There were, obviously, other journalists, though surprisingly few. Colin Welch (his predecessor as Deputy Editor of the Daily Telegraph and one of the finest mimics I have ever known) was a regular attender. Peregrine Worsthorne hardly ever came (he preferred El Vinos as being more suited to his station in life), but his wife, Claudie, who was Michael Wharton’s secretary, felt more at home in the Kings and Keys than in El Vinos and was often there. Michael Wharton himself (aka Peter Simple) was there pretty well every day, but he tended to sit on his own at the bar. Later, there were John O’Sullivan, Frank Johnson and Charles Moore (though I think it fair to say that Charles probably shared Perry Worsthorne’s superior attitude to a mere pub – in a very touching piece in the Spectator after my father’s death in 1988 he referred to the Kings and Keys as “that vile pub”).
But the journalists actually tended to be in the minority. Politicians, as you would expect (though not these days) were regular attenders. The Tories were in the majority (I got used to finding Sir Keith Joseph and John Biffen at my father’s side when I turned up for a free drink). But neither was it unusual to find Peter Shore there. And there were many other MPs or aspiring MPs. To be fair, I can’t remember seeing Mrs Thatcher in the pub, though her daughter, Carol, did take to turning up.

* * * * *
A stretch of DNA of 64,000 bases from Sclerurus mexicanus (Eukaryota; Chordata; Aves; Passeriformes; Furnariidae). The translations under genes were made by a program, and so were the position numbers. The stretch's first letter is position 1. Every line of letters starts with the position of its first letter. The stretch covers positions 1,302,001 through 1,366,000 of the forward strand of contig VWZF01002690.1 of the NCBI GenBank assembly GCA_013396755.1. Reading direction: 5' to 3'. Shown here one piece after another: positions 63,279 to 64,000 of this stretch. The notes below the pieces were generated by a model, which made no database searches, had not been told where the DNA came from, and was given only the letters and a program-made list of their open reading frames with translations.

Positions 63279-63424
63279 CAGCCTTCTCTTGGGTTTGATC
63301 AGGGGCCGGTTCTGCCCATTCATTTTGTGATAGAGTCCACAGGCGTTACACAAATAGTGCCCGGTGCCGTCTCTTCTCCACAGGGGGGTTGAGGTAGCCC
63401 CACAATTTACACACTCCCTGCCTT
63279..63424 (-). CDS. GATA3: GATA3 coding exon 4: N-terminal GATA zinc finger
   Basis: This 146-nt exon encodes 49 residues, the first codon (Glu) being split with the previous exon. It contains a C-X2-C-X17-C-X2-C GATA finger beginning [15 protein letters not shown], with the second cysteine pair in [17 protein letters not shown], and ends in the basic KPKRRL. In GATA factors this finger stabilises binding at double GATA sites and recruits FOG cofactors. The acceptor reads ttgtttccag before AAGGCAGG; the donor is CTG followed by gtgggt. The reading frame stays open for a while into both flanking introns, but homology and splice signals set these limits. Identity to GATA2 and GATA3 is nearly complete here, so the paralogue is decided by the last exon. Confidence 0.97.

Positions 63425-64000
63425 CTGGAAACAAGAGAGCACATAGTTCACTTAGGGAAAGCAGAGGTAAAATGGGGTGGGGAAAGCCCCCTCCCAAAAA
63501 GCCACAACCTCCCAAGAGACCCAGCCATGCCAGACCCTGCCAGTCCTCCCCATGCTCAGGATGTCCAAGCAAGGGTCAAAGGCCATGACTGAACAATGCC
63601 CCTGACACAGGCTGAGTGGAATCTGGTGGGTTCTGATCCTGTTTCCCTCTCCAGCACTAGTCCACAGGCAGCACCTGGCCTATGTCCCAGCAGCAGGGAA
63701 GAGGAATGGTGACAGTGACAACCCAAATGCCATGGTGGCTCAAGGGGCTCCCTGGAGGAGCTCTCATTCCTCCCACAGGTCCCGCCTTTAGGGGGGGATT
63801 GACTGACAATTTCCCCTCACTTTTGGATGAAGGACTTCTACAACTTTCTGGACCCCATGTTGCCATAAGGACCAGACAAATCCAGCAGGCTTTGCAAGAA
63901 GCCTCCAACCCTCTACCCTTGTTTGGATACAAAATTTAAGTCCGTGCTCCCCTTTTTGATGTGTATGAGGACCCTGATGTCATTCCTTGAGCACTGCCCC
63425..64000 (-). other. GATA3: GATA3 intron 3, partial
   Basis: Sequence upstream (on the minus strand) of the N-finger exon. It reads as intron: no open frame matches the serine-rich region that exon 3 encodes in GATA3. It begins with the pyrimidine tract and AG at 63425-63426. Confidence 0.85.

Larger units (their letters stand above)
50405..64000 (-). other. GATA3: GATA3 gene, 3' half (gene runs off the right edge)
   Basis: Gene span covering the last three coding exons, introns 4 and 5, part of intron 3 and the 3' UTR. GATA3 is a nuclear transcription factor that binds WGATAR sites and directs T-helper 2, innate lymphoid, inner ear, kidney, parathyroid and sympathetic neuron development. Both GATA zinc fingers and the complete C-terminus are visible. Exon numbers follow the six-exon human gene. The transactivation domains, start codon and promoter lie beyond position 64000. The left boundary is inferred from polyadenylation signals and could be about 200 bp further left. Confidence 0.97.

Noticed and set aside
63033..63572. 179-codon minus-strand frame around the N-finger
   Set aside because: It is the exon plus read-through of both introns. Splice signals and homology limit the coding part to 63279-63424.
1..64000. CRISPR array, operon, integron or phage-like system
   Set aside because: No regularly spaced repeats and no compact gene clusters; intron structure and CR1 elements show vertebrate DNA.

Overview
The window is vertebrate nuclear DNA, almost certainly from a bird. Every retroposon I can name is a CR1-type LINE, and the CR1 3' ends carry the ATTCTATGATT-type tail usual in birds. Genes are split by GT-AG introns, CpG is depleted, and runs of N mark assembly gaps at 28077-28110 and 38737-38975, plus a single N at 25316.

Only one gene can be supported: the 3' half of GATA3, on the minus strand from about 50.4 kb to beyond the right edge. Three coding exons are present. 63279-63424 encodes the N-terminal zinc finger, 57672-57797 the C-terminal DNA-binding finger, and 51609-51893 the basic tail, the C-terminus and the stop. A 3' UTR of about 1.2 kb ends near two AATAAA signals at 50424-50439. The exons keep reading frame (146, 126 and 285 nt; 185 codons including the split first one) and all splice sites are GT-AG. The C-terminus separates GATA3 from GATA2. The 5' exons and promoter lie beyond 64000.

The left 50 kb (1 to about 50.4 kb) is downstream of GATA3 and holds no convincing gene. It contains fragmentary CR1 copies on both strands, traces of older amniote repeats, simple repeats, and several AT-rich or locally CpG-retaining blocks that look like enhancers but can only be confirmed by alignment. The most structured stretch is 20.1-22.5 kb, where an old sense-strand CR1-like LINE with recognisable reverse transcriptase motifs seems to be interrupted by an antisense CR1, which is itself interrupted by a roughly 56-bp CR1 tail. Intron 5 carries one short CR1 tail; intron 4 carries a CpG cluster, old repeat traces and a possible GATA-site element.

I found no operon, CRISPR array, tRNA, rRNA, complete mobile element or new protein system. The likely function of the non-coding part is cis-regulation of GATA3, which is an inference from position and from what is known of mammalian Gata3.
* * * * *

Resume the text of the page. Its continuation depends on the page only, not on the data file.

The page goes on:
I mentioned philanthropy. My father was tireless in the help he gave to the young. Those who wanted to become journalists or politicians would flock to the Kings and Keys, and all would be given whatever help he could offer. As I look through our national newspapers today I often remember seeing their famous columnists as callow youths on the right of the entrance to the Kings and Keys.
And then there were the Utley children. We were amongst the most regular attenders from a very early age. Before adulthood we would come with our mother. Later, we would make our way there independently, I perhaps more than the others because I became a barrister and had chambers in the Temple. We always felt at home in the Kings and Keys. However illustrious my father’s drinking pals were, they all knew that his children were equal members of the company. I have particularly fond memories of the relationship between Colin Welch, then Deputy Editor, and Catherine, my youngest sibling, when she was about eight. Colin would buy her a lemonade and then, always addressing her as “CLA” (Catherine Lucy Ann), would solemnly commission an article from her, frequently ignoring the cabinet ministers eager for his attention.
The presiding officer was Mark, the publican. He nearly always succeeded in guiding tourists away from the Utley Corner, if they tried to occupy it before my father arrived. More importantly, he was always prepared to take a cheque from my father, even though it was touch and go whether it would be honoured by the Philistine bank (the prevailing left wing view that Thatcherism was created by millionaires is very far from the truth). I hope that, one day, Mark will be given his rightful place in the history of modern politics.
I googled the Kings and Keys today. Very sad news. It is now a Mexican takeaway restaurant. Still, even if the newspapers had stayed in Fleet Street, it could not have survived all those dreary teetotal journalists.